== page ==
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UK firm works to get hybrid cargoship off the ground

By Adina Solomon on April 22, 2014

The Airlander 10 is a prototype for Hybrid Air Vehicles' heavy-lift cargo aircraft.

It claims to hold the title of the world’s longest vehicle that flies. It can land anywhere flat, including on water, ice and in the desert. And it may be coming to a sky near you.

The pitch for Hybrid Air Vehicles’ (HAV) heavy-lift cargo aircraft promises a lot. And Chris Daniels, head of partnerships and communications for HAV, says it will deliver when a hybrid aircraft is ready for market by late 2018 or early 2019.

“How it flies is it really takes the best of helicopters, airplanes and airships and puts them all together,” Daniels says.

Right now, the Airlander 10 is a prototype.

HAV is based in the UK, but the Airlander’s story begins with the U.S. military.

The U.S. military oversaw design of the original Airlander, and HAV conducted test flights in the U.S. In one test, the Airlander flew 90 minutes and up to 3,000 feet (914 meters), Daniels says.

The U.S. government invested US$300 million (217 million euros) in the program before it was stopped due to budget cuts. In September 2013, HAV bought back the Airlander for just US$301,000 (217,800 euros), basically the vehicle’s scrap value.

“We knew it was a ground-breaking aircraft with new technology that had all the innovations needed to make this really work, and we knew there was a ready market for it,” Daniels says. “In effect, we’ve got Uncle Sam to thank for a significant input in research and development.”

The Airlander arrived in the UK in December 2013. Daniels says it cost HAV more to ship the aircraft across the Atlantic Ocean than it did to buy it back from the military.

The Airlander has been in development ever since it arrived in the UK at a former Royal Air Force aircraft hangar in Bedford, UK. HAV agreed to share all data with the U.S. government.

“Such that the taxpayers’ money in the U.S. that has been spent on this hasn’t been wasted,” Daniels explains.

The Airlander 10 is 301 feet (92 meters) long. HAV plans to use it for civilian applications such as emergency communications in disasters and extra mobile coverage during major sports events.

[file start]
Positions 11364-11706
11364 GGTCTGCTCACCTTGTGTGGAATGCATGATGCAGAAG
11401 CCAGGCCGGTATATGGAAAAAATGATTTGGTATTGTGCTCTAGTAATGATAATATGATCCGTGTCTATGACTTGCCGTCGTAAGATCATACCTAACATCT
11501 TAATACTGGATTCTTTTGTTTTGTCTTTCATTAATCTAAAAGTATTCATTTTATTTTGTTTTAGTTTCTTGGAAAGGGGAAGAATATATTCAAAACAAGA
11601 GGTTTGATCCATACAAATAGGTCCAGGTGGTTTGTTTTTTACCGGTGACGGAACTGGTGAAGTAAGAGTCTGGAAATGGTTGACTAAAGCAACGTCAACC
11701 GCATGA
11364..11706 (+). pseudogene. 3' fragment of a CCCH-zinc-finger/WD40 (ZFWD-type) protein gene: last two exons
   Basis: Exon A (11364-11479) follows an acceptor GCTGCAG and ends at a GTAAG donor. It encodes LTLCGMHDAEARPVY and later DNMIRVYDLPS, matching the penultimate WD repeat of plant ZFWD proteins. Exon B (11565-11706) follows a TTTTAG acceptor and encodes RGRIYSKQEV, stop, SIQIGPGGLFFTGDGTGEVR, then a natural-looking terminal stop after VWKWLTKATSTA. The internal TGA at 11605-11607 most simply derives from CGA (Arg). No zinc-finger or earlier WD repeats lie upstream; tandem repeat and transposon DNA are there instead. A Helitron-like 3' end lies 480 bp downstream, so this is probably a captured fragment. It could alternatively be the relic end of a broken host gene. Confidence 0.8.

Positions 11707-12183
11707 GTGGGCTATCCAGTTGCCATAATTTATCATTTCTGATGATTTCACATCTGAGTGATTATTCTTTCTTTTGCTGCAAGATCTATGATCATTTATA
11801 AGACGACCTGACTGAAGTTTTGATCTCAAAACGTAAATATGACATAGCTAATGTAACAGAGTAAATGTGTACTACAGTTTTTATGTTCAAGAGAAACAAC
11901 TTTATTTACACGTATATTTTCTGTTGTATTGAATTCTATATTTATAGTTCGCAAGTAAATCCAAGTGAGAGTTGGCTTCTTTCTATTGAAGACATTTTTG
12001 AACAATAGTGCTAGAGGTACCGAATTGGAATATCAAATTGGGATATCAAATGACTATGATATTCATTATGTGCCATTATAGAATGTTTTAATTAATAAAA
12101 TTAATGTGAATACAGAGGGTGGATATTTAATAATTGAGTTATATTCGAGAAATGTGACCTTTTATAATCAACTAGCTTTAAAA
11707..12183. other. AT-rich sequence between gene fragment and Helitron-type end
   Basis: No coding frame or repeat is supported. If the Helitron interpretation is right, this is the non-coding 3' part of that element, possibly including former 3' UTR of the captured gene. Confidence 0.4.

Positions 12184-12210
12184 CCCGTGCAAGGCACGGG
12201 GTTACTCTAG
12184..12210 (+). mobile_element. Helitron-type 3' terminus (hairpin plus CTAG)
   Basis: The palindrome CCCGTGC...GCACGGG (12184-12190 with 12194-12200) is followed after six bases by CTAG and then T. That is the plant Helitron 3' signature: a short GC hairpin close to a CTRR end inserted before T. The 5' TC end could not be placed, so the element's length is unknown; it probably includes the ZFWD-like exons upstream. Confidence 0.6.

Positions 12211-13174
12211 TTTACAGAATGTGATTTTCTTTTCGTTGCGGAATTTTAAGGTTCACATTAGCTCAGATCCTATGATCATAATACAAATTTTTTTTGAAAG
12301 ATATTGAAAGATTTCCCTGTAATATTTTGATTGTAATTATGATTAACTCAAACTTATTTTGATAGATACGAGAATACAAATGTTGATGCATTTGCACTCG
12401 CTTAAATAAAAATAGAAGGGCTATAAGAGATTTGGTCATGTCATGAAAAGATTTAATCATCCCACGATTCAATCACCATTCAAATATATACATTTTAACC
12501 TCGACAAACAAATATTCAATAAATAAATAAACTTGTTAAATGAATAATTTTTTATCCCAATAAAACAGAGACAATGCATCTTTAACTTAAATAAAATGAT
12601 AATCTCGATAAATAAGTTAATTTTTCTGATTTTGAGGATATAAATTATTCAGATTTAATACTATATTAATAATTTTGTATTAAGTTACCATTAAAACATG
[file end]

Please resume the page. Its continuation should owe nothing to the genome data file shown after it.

And this vehicle goes for endurance. Daniels says the main goal for the final vehicle is the ability to fly five days at a time. Because only one engine needs to run while the vehicle is airborne, this leads to lower fuel consumption.

HAV plans to do the first European flight of the Airlander 10 at the end of the year. Daniels says the company needs to test it under different conditions than it was originally under with the U.S. military program, which explains why it’s taking more time.

The next phase is creating a cargo-carrying heavy-lift aircraft with more powerful engines, a 50-tonne payload and a hovercraft landing system. Daniels says this airship has already been designed.

“That means you’ve got a fully-flexible aircraft that can pretty much land anywhere that is flat,” he says.

HAV’s discussions with end-users, especially mining companies, focused on the cost benefits of this technology in places with little infrastructure.

“Take an example of mines in Northern Canada. The ice roads are having a shorter and shorter season, and it’s just becoming more and more expensive to use that route,” Daniels says. “There’s a lot of security issues in Africa about using any sort of road transport and even going through ports, and if you can bypass going through countries and going through borders, you’re just in a much better position.”

HAV’s airship will have less of an effect, at least at first, in places where infrastructure already exists, he says.

“It’s in the more austere locations that we’ll really make a big difference,” Daniels says.

Daniels estimates that the market could demand 600-1,000 of HAV’s hybrid aircraft.

“The limiting factor is how quickly we can manufacture them,” he says.

The hangar in Bedford will allow the company to manufacture 6-10 aircraft per year. Eventually, HAV will move to a new facility or open up different facilities, probably in the U.S. or Canada.

The majority of research and development for the Airlander is done, so all the funding that HAV needs now is to complete the first UK flight.

“That will prove that we’ve got a vehicle has a permit to fly from our aviation authority, which will then unlock a whole array of orders that we already know are waiting in the wings pending that,” Daniels says.

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